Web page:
Women’s Day @ the Seattle Boat Show

I had the immense pleasure of scooting out of work early on Monday, January 31 for Women’s Day at the Seattle Boat Show. This was my second year attending and this time it wasn’t just as a female boater but as a reporter.

Last year, after about 10 minutes in the audience at the Northwest Women in Boating panel I thought, “this is SO cool, these women are SO amazing! Why isn’t the media covering this?” Then it occurred to me, I could be the media.

I started taking notes furiously on my phone, snapped a picture of the speakers at the end and a few days later, sent a recap off to 48° North Magazine. To this day, I still think about the presenters I wrote about here.

This year, I went back with a new perspective, seeking out the stories and inspiring perspectives I knew would come together at this flagship maritime industry event. I wasn’t disappointed and frankly, I could’ve written even more.

However, I only donned my reporter hat for an afternoon and it was a fun, fascinating exercise I hope to practice again soon. In the meantime, enjoy my coverage from Women’s Day 2018 at the Seattle Boat Show.

Walk #1: Finding Fremont

Exploring Fremont’s alleys during my time as editor of FremontUniverse.com.

Call it a resolution, a challenge or a whim. On Saturday, January 6, I took a walk in Fremont and plan to do so every week I’m able to this year. Fremont, Center of the Universe, has been where I’ve lived, worked or written over the past five years. It, like the city as a whole, is undergoing seismic changes that will once again redefine this unique neighborhood.

The Puget Sound region is booming and it’s the talk of the town. The ever-present growth and change are overwhelming; occurring at a pace that is difficult for residents to comprehend. A wave of nostalgia has swept through many communities and social media (@vanishingseattle). Although I’m a relative newcomer (circa 2012), this is my attempt to document and process the evolution of my Seattle home.

Walk #1: Finding Fremont
Date: January 6, 2018
Distance: 0.4 miles
Route: 39th & Linden >> South on Fremont Ave >> Starbucks at 35th and Fremont Ave

Hiya, Fremont!

I found Fremont at age 22 when I moved to Wallingford, the next neighborhood east, after graduating college and traveling a bit. Tired of unpacking and thrilled about my new life in Seattle, I wandered out the door on a grey February afternoon and headed to “The People’s Republic of Fremont” to see how much counterculture was left.

In reality, not much, but the strong local community, quirky public art installations and plethora of watering holes I found delighted me.  I also loved the size of Fremont, I could see it all. Less than one-mile square, the neighborhood starts to the south at the historic Fremont Cut then drapes over a steep hill to the north where all roads lead to the Woodland Park Zoo.

I hadn’t gone that far yet though. That first wander on a quiet weekday afternoon I made several stops I’ll never forget. I bought a plant to kill at the Indoor Sun Shoppe where I still buy plants (fewer of which die). I discovered the cheapest microbrew happy hour at The Red Door, which in the daylight presents itself as a casual neighborhood pub but often became a sloppy party scene on the weekends. For a time when I still watched sports, their TV was my TV.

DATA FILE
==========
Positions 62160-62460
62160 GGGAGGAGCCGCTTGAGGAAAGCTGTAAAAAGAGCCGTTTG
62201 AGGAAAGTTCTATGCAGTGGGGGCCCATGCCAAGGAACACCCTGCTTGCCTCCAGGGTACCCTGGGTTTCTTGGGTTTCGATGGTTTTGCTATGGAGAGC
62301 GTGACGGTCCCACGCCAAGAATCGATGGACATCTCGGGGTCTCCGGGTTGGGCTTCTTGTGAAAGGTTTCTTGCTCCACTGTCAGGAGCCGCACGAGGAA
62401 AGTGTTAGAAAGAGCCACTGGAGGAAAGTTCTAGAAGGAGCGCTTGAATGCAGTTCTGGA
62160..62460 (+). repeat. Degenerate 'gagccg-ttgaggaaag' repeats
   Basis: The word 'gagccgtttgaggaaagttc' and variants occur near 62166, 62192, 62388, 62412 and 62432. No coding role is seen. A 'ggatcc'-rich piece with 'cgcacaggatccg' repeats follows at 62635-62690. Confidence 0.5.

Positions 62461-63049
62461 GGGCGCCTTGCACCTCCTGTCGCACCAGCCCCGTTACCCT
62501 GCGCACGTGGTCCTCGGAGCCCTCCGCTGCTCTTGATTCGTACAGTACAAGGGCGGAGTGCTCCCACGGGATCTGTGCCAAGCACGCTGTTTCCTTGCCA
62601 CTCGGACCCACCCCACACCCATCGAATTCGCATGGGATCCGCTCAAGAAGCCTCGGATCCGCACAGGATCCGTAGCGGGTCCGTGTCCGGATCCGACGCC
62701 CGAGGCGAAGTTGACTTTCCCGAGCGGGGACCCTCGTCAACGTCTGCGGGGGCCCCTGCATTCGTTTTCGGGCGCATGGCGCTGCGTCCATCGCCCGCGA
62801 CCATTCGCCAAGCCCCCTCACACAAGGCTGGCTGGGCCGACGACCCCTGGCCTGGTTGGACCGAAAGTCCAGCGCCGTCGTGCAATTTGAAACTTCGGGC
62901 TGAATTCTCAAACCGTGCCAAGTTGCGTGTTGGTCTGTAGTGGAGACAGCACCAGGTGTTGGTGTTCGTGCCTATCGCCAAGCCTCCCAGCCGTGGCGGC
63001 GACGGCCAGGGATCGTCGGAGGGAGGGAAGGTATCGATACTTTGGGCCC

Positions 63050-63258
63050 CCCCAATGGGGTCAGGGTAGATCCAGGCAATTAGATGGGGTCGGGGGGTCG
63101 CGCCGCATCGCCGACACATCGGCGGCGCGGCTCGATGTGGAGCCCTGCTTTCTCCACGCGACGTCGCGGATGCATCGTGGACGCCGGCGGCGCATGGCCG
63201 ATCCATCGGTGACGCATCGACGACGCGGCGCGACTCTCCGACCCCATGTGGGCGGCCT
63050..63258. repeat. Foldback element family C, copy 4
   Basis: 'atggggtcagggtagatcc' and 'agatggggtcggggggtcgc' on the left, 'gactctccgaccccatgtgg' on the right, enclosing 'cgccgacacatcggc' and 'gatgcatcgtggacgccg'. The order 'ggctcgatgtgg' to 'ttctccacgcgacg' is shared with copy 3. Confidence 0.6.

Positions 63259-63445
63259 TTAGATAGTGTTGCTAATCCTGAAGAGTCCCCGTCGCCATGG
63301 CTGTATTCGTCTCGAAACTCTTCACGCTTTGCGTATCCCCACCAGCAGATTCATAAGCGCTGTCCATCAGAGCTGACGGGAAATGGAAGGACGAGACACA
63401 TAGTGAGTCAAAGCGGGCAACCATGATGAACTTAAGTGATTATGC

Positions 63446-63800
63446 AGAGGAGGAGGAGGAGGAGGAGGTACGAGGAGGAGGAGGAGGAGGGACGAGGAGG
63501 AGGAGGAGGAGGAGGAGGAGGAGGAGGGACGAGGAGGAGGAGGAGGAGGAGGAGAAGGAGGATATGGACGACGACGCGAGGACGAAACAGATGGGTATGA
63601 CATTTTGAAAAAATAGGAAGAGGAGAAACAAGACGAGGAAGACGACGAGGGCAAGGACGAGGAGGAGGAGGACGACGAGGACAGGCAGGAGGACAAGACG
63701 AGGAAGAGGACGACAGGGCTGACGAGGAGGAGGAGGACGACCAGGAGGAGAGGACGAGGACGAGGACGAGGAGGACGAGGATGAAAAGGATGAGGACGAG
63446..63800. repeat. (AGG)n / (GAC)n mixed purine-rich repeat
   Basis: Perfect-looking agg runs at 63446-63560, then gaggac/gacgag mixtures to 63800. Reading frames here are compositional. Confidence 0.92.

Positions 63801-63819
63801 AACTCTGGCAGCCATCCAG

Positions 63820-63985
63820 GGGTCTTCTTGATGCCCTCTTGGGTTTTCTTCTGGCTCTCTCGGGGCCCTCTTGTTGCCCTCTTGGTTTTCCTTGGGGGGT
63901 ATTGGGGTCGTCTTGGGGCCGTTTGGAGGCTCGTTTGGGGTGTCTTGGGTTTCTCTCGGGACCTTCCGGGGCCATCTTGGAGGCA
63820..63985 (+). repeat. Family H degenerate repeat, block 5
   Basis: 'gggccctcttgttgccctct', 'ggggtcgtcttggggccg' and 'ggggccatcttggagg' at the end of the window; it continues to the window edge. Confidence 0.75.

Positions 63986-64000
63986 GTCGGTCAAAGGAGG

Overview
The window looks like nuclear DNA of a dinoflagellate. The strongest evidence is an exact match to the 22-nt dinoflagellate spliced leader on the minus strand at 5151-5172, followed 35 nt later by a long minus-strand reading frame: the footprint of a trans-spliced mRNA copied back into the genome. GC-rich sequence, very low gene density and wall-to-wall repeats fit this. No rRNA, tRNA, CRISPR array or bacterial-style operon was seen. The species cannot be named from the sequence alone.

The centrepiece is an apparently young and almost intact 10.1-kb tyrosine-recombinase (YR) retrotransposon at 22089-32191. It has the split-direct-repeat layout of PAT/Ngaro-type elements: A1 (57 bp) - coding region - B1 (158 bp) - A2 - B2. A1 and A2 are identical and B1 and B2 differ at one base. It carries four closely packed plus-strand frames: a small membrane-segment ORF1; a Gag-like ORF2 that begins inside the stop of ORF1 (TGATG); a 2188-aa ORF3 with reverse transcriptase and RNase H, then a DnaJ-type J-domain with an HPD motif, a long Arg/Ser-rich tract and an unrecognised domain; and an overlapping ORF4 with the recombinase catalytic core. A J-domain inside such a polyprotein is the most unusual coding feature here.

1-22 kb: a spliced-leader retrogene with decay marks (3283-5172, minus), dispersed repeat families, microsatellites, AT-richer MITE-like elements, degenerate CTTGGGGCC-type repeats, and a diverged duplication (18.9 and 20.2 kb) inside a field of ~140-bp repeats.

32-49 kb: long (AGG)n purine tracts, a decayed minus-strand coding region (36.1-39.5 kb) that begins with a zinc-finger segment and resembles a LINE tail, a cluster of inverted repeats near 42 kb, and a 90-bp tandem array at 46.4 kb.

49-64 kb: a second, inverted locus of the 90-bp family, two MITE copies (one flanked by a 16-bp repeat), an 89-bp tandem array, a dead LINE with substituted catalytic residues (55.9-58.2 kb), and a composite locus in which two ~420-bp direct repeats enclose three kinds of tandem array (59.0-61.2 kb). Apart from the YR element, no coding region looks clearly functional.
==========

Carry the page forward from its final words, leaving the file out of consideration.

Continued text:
I also stumbled upon Brouwer’s featuring 64 ever-rotating taps, a mecca for beer fans from near and far. With tall bar chairs comfortable enough to sit and stay a while, I read that week’s issue of The Stranger, still one of my favorite solo pastimes.

I looked in shop windows, noted restaurants and took in the many other strange sights: the Rocket, the Lenin statue, and the Troll. There were also strange smells: soft notes of chocolate from Theo, the ripe smell of city dumpsters and on my way home, a warm whiff of hops. They were brewing beer here!

My last stop that day, now part of Seattle craft beer lore, was the original Urban Beer Garden (UBG) setup in Fremont Brewing’s load zone each afternoon. A fraction of its current size, the original UBG was clever, popular and often crowded. Perched with a good beer on a bench supported by kegs with my new plant and a list of more places to go, it hit me: this is gonna be a great adventure.


5 years in, including a year and a half as editor of the local blog Fremont Universe, I look at Fremont with a very different eye. I’ve seen things come and go, heard about what once was and often wonder, “what will come next?” Here’s what I saw on my recent walk:

20180106_1300133623 Fremont Ave N.After a fire in 2015, the Orange Tea Preschool and its owner, who also lived in the building, were forced to relocate due to extensive damage. Two 4-story apartment buildings are proposed for development on the lot. A demolition permit was reviewed in late 2017.

20180106_1301283601 Fremont Ave N. – Fremont Village Square has always been mysterious to me. In my time, several restaurants/bars have come and gone (Hunger, Kylie’s Chicago Pizza and It’s ALWAYS Happy Hour), the Fremont Health Club relocated and that’s just on street-level.

20180106_1301163601 Fremont Ave N (cont). – Built in 1996 and reportedly sold for a whopping $15MM in May 2017, Fremont Village Square lists approximately 6 suites currently available across three levels. I think we can expect some new tenants in 2018 and I’ll be curious what kind of businesses are attracted to this prime location that’s only 36% occupied.

20180106_130225resized3517 Fremont Ave N. – A sign from a different time. I covered the transition of the Dubliner (a dive-y Irish pub that got crowded on trivia nights) into the food and beverage branch of the Hotel Hotel Hostel located upstairs. Brick oven pizza and hip decor were introduced, both of which remain in the pub’s current incarnation: Fremont Tavern (it’s not the first to bear the name), focusing on sports and no longer owned by Hotel Hotel’s owners. Although it got a paint job, this was not the first Dubliner location. Ghosts of Seattle commemorates the original location at 3411 Fremont Ave N that drew a “diverse and family-like group of patrons that gathered there from the late 1990s to 2001.”